Parallax layers and relative positions after screen resizing

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I appear to have an issue where resizing my game causes my parallax backgrounds to move around, and am looking for some help to see what I may be doing wrong.


The game looks generally like this:




Onto the problem:

I have several layers of background that move at different speeds. The first layer of background (layer0 in the code) moves in unison with the foreground. I can line up the player's character with a background object in layer0 and then resize the screen and the player remains in the exact same relative position to the background object, which is great.


Where I run into trouble, is that I can't line up the player with objects in the other parallax layers (layer1 through layer4) and then resize the screen and keep the player lined up with background objects. Perhaps I'm missing a fundamental point about parallax layers, but I figured that resizing the screen would simply shrink or enlarge the entirety of the game view -- NOT cause the background layers to move around relative to everything else. So I assume I've made an error in how I treat these layers.


Here are pictures of the discrepancy:


The grey cloud adjacent the orange ship is in layer0. The red cloud is layer1 (parallax). The red cloud moves more slowly than the layer0 grey cloud when the ship moves around. I thought everything was working fine until I resized the window.



Upon changing the browser window's size, all of the images have resized nicely, and the orange ship remains in the exact same relative position to the cloud in layer0, however the red cloud from layer1 has moved. The top most gray cloud is in layer2 (not included in the code) and has moved even further.


To shorten the code, I'm going to remove layers2-4 as all of these layers are logistically the same as layer1; they are all parallax layers. The question becomes: What am I doing wrong with either resizing my game's view, or with my parallax layer1?

function Background() {	this.layer0 = new PIXI.DisplayObjectContainer()	this.layer1 = new PIXI.DisplayObjectContainer()	//skipping layer2, layer3, layer4}Background.prototype.initialize = function(stage) {	stage.addChild(this.layer0)	stage.addChild(this.layer1)		var cloud = new PIXI.Sprite(PIXI.Texture.fromFrame('compressed-cloud.png'))	cloud.anchor.x = cloud.anchor.y = 0.5	this.layer0.addChild(cloud)	var cloud1 = new PIXI.Sprite(PIXI.Texture.fromFrame('compressed-cloud.png'))	cloud1.anchor.x = cloud1.anchor.y = 0.5	cloud1.tint = 0xff0000	this.layer1.addChild(cloud1)}Background.prototype.moveBy = function(x, y) {	// mapped to foreground	this.layer0.x += x	this.layer0.y += y	// parallax	this.layer1.x += x * 0.8	this.layer1.y += y * 0.8}Background.prototype.setScale = function(scale) {	this.layer0.scale.x = this.layer0.scale.y = scale	this.layer1.scale.x = this.layer1.scale.y = scale}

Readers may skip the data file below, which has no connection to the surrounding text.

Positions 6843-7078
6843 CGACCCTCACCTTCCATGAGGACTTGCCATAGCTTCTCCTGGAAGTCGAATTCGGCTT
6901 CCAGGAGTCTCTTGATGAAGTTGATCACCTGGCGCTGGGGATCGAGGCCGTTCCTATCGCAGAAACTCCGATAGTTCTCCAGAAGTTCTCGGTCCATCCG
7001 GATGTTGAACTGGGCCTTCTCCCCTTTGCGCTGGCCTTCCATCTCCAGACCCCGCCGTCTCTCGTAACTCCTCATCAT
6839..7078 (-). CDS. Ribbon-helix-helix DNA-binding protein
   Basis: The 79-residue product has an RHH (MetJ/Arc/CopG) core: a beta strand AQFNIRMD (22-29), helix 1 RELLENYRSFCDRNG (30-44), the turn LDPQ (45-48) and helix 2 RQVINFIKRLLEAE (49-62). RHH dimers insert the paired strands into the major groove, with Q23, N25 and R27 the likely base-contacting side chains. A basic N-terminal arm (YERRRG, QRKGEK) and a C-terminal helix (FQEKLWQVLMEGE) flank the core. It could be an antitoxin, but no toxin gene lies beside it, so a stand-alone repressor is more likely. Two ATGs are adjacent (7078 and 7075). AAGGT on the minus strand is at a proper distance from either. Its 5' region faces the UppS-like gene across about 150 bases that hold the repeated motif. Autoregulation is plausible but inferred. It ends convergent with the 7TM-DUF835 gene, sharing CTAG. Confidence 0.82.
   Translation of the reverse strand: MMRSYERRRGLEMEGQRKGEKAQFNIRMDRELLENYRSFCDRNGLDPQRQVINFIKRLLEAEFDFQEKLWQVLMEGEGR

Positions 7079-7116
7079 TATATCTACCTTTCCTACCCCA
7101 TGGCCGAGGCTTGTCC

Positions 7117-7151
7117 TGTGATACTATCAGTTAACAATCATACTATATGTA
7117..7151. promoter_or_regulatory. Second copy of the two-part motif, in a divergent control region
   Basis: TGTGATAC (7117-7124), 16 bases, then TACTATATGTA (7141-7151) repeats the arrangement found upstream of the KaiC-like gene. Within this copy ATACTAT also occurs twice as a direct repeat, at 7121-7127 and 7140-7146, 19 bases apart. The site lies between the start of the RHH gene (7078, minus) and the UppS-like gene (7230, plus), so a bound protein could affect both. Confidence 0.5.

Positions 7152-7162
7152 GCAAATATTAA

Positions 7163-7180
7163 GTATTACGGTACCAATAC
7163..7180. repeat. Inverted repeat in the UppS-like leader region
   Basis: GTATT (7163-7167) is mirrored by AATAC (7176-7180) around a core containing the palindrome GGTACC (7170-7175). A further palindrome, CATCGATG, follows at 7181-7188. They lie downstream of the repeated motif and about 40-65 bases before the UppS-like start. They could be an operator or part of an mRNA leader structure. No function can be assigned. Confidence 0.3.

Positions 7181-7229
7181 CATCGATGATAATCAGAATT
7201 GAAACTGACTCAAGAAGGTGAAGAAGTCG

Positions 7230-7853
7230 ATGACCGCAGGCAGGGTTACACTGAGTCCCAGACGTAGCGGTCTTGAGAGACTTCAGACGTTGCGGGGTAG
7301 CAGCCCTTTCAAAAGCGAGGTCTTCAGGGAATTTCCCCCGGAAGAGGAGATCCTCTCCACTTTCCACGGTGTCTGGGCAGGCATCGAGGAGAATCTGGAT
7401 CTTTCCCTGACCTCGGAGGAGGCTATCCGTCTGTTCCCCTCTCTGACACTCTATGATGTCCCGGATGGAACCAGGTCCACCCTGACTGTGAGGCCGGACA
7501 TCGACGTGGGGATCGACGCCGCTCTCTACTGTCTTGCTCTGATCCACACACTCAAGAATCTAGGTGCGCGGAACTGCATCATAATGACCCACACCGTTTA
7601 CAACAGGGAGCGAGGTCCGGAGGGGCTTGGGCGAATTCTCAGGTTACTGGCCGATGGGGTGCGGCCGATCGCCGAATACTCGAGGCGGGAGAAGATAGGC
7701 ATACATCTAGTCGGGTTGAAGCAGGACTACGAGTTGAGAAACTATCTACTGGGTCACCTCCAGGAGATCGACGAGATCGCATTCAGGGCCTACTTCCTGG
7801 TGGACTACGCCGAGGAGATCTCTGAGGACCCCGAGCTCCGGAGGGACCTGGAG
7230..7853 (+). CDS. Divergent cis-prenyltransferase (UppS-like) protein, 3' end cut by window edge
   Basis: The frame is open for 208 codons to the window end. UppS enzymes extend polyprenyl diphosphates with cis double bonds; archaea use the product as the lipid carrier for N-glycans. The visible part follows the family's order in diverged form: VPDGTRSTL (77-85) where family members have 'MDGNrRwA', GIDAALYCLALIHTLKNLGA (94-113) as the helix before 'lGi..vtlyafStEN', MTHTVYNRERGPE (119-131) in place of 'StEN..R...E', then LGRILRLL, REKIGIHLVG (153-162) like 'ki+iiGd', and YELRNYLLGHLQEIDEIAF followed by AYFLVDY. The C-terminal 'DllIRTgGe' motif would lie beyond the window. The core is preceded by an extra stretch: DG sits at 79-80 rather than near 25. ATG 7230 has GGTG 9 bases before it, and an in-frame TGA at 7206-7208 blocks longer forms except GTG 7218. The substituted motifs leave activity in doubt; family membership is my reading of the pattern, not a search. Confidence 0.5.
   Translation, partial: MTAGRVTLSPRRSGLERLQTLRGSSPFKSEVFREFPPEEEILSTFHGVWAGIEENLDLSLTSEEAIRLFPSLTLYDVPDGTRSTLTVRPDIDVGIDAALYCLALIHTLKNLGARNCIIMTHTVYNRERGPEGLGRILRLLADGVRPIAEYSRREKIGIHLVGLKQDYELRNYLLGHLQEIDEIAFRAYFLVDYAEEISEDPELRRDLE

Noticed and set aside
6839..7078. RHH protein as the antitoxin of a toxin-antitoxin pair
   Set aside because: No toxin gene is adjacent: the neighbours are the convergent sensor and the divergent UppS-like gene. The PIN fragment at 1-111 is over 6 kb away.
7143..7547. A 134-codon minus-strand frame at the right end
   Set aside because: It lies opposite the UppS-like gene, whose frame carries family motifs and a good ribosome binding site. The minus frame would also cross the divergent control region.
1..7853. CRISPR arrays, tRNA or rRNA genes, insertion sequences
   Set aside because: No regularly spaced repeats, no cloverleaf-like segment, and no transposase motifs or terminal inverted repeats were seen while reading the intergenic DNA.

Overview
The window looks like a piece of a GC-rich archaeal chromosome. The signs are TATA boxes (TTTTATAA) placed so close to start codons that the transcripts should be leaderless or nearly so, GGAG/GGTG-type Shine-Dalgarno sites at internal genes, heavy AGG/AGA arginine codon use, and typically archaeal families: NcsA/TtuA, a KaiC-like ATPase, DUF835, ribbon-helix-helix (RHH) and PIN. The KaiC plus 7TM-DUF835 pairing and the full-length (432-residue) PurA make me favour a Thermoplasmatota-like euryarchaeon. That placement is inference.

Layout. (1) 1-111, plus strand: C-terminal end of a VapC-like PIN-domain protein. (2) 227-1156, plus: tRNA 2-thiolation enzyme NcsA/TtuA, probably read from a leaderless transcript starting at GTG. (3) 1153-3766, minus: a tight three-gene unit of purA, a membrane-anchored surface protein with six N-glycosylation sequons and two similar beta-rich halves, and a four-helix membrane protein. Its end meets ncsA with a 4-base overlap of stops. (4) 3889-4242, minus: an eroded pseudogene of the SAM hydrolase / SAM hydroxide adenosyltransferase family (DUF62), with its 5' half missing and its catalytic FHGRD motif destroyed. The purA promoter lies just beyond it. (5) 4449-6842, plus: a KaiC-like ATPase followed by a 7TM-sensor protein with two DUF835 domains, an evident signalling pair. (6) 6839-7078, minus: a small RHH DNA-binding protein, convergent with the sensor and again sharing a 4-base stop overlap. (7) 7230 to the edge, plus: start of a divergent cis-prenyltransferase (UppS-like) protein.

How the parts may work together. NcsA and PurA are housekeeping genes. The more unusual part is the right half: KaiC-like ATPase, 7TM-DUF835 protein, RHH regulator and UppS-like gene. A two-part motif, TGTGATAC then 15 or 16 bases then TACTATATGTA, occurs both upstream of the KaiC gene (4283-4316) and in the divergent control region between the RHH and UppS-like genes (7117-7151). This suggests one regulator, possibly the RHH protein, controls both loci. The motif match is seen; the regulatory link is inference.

To summarize Background, it is a plain non display object which creates two display objects, layer0 and layer1, which it adds to the stage. Some clouds are added to each of the layers as a test. When the background is moved, layer0 is moved by the same amount as the foreground layer, meanwhile layer0 is moved only 80% as much, creating a parallax effect. When the screen is resized, both layer0 and layer1 are rescaled.



Now my display and resizing logic:

function Display() {	// default, these values need updated if the window is ever resized	this.windowWidth = window.innerWidth	this.windowHeight = window.innerHeight	// a size for the game, applied to a PIXI renderer	// changing these values will zoom in/out the game 	this.gameWidth = 500	this.gameHeight = 500	// scaling ratio between the game and the browser window	this.scale = 1	this.recalcuateScale()}Display.prototype.resize = function() {	this.windowWidth = window.innerWidth	this.windowHeight = window.innerHeight	this.recalcuateScale()}Display.prototype.recalcuateScale = function() {	var xRatio = this.windowWidth / this.gameWidth	var yRatio = this.windowHeight / this.gameHeight	this.scale = (xRatio < yRatio) ? xRatio : yRatio}